In the last few weeks it has been my absolute pleasure and privilege to be invited into the homes of several long-established commoning families and spend time in their company. Congregating in the kitchen seems to be the standard practice, where a never-ending supply of tea or coffee is served, often amongst a noisy confusion of adults, children and animals. A surreptitious glance around the room usually reveals a number of rosettes and trophies from local, county, or even national livestock or horse shows; and photos of children with beaming smiles, sat on their New Forest ponies – images often spanning several generations – are found on every surface. The evidence of a life lived close to livestock is usually present, provided in the form of stacked tubs of calf milk-formula or large sacks of farm animal feed in the porch; or coat racks that also contain pony bridles and head-collars, as well as the standard waterproof coats and hats. The life of a commoner is never dull and visitors can often find themselves roped in to help with chores, such as herding cattle into new pasture or holding ponies for the farrier, to earn their cuppa. When at last everyone is comfortably seated, with a mug in one hand and, perhaps, a biscuit or slice of cake in the other, everyone relaxes and the conversations become a mix of topical Forest issues, discussions about stock management, and general gossip.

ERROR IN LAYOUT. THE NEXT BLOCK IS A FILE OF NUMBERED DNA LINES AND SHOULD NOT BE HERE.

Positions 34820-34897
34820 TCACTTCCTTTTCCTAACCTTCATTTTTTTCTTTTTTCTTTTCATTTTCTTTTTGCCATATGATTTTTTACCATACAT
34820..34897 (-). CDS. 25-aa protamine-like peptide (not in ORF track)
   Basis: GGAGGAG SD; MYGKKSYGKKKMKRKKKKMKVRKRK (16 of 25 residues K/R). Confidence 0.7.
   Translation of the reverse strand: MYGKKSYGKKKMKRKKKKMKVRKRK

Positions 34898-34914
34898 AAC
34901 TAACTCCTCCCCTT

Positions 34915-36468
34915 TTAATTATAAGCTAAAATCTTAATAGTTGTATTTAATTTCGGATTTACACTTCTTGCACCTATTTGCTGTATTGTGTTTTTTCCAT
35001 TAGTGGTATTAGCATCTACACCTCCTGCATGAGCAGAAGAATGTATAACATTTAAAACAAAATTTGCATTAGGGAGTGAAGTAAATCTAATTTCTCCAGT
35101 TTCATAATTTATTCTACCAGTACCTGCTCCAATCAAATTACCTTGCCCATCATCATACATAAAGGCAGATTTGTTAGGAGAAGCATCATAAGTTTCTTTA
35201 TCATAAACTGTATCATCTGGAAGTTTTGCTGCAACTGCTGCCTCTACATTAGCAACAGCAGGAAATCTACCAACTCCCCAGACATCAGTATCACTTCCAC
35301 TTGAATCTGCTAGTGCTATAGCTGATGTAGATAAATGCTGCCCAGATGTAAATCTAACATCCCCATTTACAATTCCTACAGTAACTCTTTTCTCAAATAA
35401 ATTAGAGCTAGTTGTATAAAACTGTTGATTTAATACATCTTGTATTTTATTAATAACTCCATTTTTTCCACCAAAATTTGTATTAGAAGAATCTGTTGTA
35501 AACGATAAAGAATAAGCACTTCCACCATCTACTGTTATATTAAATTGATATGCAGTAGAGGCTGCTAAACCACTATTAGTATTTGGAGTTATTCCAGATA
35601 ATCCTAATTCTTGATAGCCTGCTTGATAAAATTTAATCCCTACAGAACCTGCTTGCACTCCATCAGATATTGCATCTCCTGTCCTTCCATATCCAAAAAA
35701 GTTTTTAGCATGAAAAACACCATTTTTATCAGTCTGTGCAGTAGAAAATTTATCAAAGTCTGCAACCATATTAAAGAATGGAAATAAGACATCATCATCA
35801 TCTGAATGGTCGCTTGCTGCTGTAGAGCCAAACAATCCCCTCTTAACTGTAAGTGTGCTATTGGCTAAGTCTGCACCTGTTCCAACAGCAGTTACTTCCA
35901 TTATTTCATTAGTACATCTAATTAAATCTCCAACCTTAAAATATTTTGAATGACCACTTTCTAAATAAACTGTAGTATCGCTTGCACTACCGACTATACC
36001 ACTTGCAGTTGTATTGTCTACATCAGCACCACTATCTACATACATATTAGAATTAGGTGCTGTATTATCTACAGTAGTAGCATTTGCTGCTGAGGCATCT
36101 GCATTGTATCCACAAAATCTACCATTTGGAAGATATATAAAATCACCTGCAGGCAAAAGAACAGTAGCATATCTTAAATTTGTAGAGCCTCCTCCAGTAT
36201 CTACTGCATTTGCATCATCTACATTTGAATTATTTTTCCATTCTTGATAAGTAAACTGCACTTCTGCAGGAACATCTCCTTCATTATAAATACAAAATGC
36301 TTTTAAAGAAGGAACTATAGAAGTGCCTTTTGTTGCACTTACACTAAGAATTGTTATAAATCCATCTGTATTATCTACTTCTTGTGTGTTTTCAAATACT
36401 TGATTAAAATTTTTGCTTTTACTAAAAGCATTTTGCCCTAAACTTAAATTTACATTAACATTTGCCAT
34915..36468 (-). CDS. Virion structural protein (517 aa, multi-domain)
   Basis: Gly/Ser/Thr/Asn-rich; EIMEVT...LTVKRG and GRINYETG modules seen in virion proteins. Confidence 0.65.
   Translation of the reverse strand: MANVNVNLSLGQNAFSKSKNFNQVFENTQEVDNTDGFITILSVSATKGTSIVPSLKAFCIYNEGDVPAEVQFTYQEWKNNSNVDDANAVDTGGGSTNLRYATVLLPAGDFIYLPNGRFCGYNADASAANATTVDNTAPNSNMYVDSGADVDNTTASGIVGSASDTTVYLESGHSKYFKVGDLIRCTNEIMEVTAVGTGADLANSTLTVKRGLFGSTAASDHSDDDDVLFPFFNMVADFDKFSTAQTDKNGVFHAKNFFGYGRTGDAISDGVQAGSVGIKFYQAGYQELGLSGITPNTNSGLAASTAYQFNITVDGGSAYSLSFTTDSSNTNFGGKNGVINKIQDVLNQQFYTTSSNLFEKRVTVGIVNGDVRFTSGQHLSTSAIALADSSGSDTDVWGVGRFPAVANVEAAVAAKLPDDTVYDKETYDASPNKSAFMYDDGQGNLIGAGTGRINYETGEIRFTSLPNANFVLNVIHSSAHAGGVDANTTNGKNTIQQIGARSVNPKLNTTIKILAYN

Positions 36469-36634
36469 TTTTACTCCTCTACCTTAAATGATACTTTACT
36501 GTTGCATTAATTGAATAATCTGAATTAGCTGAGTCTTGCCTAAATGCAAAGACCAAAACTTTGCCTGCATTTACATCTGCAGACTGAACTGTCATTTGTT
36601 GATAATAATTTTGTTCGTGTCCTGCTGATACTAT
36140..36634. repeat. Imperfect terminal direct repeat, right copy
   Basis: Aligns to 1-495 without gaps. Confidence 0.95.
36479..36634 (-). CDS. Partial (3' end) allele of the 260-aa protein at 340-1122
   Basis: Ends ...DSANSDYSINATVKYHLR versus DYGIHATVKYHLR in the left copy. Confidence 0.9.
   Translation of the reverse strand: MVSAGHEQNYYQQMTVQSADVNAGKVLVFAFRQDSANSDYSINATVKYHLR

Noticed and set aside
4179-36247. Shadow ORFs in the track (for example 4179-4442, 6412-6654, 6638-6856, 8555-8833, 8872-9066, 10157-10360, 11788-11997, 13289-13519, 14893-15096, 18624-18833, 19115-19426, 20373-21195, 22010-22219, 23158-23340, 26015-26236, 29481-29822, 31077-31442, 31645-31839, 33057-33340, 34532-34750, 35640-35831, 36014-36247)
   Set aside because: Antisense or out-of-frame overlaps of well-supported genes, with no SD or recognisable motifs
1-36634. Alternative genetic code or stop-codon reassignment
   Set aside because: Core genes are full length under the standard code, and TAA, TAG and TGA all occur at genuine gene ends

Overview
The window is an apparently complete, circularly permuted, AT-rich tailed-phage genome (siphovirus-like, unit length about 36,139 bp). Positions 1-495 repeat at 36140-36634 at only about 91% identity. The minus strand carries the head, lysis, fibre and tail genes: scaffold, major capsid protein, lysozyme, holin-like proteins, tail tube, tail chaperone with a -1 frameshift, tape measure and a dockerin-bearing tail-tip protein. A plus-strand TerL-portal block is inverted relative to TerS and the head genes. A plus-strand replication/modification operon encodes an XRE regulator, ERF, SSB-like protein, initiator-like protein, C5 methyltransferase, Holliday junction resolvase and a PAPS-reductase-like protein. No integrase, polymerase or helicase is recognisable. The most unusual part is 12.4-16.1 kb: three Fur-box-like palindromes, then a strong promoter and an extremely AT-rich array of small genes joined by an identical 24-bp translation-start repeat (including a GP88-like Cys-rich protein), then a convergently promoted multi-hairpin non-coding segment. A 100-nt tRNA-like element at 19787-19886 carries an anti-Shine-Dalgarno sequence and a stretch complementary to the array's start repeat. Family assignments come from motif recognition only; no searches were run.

I find myself listening intently to the inter-generational exchanges of the commoners and realise that just being in such an atmosphere provides education by osmosis, where knowledge and information about commoning is imparted and assimilated through a gradual and unconscious process. Conversations about people who have lived in the New Forest are just as likely to include many of the animal residents too. Talks about who married who, how many children they had, and where they all lived, are mingled just as easily with discussions about pony pedigrees and stallion bloodlines. The management and conservation of the Forest is also a topic of conversation, as many of the commoners, particularly in former times, will have worked in agriculture or forestry and have an affinity with the landscape – much of which is passed down to the next generation. It never ceases to amaze me just how knowledgeable the young commoners can be about the ecology of the Forest. These are children who can identify and confidently explain about many of the trees, plants, insects and animals that live in their neighbourhoods. Commoning then, it seems to me, does so much more than preserve the ancient landscape through the use of traditional pastoral methods, such as depasturing livestock; it also keeps alive the practices of a close-knit community, maintains inter-generational ties, and monitors neighbourhoods that are home to non-human residents too. In a world filled with digital devices that enslave people to the Internet, it is comforting to know that such natural connections have not been lost.